‘Who’s Been Fired’ – Comparing Benghazi to ‘Bridgegate’

After a scathing bipartisan assessment of the Obama administration regarding the 2012 attack on the U.S. compound in Benghazi, a Republican senator is now asking for a name of anyone “who’s been fired” over the scandal. The lack of accountability at the State Department is being compared with the accountability in the scandal involving New Jersey Gov. Chris Christie’s “bridgegate,” which resulted in two firings.

U.S. Sen. Lindsey Graham addresses a press conference at the U.S. Embassy in Kabul, Afghanistan, Thursday, Jan. 2, 2014.  (AP Photo/Massoud Hossaini) AP Photo/Massoud Hossaini

When confronted with the comparison, White House Press Secretary Jay Carney scoffed, calling the assessment “a little bizarre.” He said the administration has “a long record of accepting responsibility” concerning Benghazi.

Christie fired two top aides responsible to closing down part of the George Washington Bridge in what was seemingly a political retaliation against a Democratic mayor who didn’t endorse the Republican governor. The matter is being investigated by the U.S. Justice Department as well as the New Jersey Legislature.

In the case of Benghazi, terrorist killed four Americans, including U.S. Ambassador to Libya Christopher Stevens on Sept. 11, 2012. President Barack Obama, then-Secretary of State Hillary Clinton and other top administration officials claimed the attack was a spontaneous response to a YouTube video. Once that claim was discredited, the officials stepped back from it.

The Senate Intelligence Committee released a bipartisan report Wednesday, completed after 16 months of investigation, that concluded the State Department had ample warning signs to prevent the attack. It further said the attack was pre-planned by Al Qaeda. Although it said there was no herd evidence of a cover-up by the administration, the State Department has blocked Congress from having access to witnesses.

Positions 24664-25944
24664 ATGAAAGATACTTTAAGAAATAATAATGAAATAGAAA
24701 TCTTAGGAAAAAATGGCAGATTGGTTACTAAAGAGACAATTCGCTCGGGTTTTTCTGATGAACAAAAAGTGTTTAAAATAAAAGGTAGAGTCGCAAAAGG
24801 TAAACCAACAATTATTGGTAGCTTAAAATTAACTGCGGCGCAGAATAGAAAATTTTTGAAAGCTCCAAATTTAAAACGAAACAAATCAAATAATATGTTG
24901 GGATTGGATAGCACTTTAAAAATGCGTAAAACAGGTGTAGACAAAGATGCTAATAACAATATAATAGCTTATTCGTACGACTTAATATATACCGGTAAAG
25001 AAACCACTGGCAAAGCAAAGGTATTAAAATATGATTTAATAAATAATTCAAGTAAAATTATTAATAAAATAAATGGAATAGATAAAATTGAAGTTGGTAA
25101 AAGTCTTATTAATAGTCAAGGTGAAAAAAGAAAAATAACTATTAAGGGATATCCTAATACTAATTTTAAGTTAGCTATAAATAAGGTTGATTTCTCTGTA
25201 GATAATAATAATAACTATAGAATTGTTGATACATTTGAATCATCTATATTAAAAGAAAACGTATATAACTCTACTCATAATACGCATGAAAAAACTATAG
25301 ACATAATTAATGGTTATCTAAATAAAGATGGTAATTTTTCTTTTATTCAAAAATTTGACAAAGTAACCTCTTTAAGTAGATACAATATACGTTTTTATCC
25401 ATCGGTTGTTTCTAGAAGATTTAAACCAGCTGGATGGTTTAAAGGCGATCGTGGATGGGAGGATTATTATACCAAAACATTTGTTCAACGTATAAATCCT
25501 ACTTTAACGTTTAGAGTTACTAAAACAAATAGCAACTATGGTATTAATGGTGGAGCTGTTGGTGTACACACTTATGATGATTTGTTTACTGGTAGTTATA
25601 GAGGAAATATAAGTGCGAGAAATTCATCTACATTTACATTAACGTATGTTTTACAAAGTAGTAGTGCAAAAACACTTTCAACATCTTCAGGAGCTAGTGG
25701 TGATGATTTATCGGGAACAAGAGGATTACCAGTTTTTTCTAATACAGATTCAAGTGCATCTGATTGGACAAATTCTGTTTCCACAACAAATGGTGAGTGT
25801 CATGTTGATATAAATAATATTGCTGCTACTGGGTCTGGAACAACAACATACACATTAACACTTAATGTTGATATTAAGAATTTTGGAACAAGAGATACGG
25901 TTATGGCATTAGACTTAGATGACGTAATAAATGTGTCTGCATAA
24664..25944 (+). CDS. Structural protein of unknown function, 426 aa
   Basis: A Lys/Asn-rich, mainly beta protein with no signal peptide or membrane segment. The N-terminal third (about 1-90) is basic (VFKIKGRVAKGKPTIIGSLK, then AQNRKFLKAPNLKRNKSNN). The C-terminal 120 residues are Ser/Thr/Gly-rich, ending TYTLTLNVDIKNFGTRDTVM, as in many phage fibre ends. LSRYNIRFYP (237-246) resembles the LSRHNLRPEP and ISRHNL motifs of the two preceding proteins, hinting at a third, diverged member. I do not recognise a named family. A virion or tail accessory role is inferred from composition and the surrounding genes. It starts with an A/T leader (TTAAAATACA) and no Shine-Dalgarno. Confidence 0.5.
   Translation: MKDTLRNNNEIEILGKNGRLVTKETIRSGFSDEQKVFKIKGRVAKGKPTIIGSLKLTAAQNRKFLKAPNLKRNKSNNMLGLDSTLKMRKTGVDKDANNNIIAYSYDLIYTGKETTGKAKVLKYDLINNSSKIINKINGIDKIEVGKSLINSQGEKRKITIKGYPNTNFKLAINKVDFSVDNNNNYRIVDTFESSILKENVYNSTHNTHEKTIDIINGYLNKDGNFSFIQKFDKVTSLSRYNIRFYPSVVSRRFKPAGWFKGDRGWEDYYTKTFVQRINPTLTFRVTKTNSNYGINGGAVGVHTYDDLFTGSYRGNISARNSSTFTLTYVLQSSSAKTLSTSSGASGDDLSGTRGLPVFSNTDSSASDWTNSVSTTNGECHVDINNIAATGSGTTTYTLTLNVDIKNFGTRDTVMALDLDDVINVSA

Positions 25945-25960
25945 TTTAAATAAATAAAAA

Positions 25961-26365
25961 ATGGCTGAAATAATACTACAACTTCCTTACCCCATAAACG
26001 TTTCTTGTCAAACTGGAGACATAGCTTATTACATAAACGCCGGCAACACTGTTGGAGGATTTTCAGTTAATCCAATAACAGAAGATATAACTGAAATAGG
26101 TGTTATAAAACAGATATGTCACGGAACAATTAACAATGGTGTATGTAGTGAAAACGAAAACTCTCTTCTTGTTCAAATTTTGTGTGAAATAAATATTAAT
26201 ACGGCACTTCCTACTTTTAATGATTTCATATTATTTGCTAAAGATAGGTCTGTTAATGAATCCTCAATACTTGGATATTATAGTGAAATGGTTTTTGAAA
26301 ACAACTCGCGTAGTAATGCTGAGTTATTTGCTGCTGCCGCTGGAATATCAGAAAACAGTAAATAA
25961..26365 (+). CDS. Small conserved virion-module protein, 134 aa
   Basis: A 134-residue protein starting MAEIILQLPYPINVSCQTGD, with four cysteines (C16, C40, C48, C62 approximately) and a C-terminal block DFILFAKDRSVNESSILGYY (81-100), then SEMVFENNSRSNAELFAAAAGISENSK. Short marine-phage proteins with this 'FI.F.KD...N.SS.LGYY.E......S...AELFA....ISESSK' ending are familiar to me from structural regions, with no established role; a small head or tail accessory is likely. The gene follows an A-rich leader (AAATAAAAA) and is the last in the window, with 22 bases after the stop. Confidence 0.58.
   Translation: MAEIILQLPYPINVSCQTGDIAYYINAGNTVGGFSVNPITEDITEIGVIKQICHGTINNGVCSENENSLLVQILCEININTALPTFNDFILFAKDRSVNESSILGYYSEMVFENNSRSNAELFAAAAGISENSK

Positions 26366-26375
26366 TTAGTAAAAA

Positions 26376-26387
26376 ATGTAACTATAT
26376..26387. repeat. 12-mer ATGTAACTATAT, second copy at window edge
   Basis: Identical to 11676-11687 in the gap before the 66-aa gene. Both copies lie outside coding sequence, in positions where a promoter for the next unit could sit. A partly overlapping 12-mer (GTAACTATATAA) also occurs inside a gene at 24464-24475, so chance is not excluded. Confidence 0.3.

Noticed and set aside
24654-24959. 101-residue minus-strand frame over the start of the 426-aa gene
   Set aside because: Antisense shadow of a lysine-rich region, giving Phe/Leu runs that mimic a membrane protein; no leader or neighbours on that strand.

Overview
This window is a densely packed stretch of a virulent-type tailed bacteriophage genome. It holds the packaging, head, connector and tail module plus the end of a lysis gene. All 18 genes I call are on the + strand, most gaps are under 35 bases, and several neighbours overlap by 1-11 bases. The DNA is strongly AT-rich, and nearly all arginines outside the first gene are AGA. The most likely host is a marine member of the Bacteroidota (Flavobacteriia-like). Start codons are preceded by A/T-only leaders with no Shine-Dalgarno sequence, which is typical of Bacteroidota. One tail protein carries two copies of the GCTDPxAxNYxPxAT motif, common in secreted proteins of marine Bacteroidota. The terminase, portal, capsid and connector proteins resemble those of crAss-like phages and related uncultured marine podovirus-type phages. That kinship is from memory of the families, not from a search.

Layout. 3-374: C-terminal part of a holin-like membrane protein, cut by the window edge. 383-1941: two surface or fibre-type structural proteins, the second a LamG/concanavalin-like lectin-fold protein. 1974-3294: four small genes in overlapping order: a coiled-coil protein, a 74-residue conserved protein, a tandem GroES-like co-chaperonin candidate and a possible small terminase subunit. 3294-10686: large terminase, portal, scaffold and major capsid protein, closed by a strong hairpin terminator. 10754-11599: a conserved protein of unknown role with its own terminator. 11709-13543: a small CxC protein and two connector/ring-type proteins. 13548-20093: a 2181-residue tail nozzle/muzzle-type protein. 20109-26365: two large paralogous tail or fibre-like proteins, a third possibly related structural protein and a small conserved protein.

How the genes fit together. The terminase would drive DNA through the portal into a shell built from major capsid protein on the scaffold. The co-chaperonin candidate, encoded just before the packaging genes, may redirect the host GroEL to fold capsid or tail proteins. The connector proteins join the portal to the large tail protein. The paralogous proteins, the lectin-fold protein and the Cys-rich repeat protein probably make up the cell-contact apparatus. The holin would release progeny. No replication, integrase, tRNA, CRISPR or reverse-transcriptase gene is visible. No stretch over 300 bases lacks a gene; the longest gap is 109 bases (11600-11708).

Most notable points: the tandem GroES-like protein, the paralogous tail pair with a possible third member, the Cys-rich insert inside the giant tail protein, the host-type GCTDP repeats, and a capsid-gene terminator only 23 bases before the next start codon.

“You want to know what Chris Christie did? Fine, absolutely fair game. We know what he did when he found out what his people did about the traffic jam. He fired them,” Sen. Lindsey Graham (R-S.C.) said on the Senate floor Thursday. “And he got up in front of the whole world and said, I’m embarrassed, it’s my fault, I’m going to fire the people who did this bad thing.”

“Name one person … who’s been been fired for ignoring repeated requests for additional security on the Consulate coming from people in Libya,” Graham added, according to Politico.

Carney was asked about Graham’s comments during the White House press briefing Thursday.

White House press secretary Jay Carney listens to a question about Israel and Secretary of State John Kerry during his daily news briefing at the White House in Washington, Tuesday, Jan. 14, 2014. (AP Photo/Jacquelyn Martin)

“Well, all I can tell you is again this has been exhaustively investigated by both the Congress and the ARB and others,” Carney said. “Very stark assessments have been made. Recommendations have been put forward, including on personnel and the State Department adopted those.”

“I mean, it strikes me as a little bizarre to try to compare what’s happening in New Jersey to that,” Carney continued. “But, in terms of the State Department’s actions, the intelligence community’s actions, the administration’s actions, in response to what needed to be done in the aftermath in response to Benghazi, I think there is a long record of accepting responsibility and acting on those recommendations.”

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